A-4/18 The importance of the advisor’s relational and professional competence and formal power in meetings with farmers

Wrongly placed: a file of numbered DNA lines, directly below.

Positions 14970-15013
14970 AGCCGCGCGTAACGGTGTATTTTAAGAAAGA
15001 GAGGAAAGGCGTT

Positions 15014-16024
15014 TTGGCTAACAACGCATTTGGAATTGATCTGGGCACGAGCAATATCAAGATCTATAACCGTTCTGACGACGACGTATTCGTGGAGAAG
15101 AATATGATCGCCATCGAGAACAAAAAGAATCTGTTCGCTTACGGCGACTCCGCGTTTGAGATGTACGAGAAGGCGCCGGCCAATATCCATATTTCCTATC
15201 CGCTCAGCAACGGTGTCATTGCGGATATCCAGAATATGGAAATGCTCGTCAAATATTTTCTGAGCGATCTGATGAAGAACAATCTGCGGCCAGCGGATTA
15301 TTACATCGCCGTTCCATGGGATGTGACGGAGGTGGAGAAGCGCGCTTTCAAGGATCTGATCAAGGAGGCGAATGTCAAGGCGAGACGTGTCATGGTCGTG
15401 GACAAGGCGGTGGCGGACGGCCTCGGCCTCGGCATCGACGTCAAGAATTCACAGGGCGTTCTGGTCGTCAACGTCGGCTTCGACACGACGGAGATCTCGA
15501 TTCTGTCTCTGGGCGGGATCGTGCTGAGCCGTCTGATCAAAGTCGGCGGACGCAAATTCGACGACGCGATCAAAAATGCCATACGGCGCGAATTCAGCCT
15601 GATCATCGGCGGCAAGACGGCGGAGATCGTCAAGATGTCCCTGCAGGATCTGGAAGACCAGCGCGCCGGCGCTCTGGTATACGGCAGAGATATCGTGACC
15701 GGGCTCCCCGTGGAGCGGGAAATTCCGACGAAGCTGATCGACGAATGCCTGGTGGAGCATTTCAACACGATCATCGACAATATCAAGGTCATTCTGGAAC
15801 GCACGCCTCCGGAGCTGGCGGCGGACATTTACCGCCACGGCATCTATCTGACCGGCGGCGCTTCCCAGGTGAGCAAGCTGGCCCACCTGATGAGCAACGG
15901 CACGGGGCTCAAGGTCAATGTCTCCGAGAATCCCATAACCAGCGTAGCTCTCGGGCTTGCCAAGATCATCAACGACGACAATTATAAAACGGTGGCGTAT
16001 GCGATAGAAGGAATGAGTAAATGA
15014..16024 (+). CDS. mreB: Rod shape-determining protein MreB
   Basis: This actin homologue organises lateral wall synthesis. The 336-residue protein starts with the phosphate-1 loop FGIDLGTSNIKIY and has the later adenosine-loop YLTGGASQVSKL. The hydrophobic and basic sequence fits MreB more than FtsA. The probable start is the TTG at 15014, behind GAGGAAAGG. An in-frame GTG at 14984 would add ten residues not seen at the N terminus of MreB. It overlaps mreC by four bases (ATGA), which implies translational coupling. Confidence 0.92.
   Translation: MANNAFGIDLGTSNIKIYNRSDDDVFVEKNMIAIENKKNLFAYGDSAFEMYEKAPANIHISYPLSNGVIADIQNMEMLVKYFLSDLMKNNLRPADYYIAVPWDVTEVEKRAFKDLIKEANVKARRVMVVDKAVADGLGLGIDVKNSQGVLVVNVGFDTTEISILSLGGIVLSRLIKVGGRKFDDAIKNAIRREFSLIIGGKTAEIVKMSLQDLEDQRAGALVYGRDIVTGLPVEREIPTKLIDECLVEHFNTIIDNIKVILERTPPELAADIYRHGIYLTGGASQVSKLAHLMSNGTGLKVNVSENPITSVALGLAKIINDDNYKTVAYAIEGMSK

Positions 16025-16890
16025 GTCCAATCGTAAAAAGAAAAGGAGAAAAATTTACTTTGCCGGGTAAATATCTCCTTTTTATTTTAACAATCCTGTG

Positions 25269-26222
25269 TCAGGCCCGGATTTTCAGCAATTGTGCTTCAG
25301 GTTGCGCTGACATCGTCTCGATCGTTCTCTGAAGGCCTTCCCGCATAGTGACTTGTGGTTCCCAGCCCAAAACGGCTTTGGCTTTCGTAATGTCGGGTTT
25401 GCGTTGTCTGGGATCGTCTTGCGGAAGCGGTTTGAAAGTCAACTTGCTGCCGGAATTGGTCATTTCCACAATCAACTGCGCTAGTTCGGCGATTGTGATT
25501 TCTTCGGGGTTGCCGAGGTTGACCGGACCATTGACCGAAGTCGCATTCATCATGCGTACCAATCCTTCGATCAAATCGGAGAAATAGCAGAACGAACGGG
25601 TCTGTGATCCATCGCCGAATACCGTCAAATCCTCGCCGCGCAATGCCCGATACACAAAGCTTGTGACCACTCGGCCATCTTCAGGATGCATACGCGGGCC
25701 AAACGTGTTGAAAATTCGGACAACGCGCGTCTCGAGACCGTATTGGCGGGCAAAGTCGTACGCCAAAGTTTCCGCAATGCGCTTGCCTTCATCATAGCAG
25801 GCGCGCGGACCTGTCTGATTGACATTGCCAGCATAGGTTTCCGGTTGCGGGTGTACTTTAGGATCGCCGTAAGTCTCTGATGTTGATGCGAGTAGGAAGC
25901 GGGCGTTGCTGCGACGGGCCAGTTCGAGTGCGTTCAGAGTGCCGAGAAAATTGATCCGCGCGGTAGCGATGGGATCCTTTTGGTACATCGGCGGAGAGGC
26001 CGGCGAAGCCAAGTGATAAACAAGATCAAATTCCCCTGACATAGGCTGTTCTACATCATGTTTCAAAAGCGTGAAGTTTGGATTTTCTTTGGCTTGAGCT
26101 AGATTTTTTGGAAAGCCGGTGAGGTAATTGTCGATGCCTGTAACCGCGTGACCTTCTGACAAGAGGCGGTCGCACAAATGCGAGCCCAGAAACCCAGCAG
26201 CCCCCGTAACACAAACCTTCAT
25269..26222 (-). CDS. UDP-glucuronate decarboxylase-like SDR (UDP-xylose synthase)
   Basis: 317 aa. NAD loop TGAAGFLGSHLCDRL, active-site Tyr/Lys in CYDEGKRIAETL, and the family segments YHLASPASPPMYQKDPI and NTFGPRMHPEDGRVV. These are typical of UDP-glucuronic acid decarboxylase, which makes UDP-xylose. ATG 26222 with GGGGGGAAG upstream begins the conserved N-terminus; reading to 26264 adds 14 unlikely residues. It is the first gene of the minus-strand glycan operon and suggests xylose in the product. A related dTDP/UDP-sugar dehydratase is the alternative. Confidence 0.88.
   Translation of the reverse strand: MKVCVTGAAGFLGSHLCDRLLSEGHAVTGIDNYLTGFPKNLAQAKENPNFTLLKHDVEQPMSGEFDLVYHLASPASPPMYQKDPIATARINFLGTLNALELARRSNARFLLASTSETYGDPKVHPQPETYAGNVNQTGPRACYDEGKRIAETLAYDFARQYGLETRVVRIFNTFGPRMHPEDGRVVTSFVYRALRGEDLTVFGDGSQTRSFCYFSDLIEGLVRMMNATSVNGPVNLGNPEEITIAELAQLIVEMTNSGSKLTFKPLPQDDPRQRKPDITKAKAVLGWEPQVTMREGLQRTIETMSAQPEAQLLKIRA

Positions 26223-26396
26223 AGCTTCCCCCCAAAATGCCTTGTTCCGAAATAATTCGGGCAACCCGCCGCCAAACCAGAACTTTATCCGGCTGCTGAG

Purpose: The aim of the paper is to explore how advisors’ relational and professional competence influences inter-subjectivity and farmers’ perceptions of farm visits in a setting where advisors have formal power. Methodology: Advisors from the dairy company Tine, which is owned by farmers in collaboration, visit farmers at least once a year. The aim of the visit is to assist farmers in managing the farm and to control the production conditions in the cowshed. In a case study, we attended 10 such mandatory advisor visits and interviewed both farmers and advisors. Findings: Together with advisor style, our findings show that the power relation leaves room for advisors to define their roles widely, ranging from inspector to coach. Advisors have different perceptions of what their jobs are and when they have done a good job. These differences determine the degree of inter-subjectivity and how satisfied farmers are with visits. Furthermore, advisors’ relational and professional competencies are crucial for achieving high inter-subjectivity and satisfied farmers. Theoretical implications: This paper contributes to the theory by identifying factors that influence farmers’ perceptions of advisor visits, as well as by showing the importance of the advisor’s relational and professional competence in a setting where they have formal power. Practical implications: Partly as an outcome of this study, Tine has started a process to separate the control function from farm visits. Tine has also decided to let farmers choose advisors themselves. Originality/value: The power relation in our study differs from most consultant–client interactions in the literature. The Journal of Agricultural Education and Extension, DOI: 10.1080/1389224X.2018.1479280

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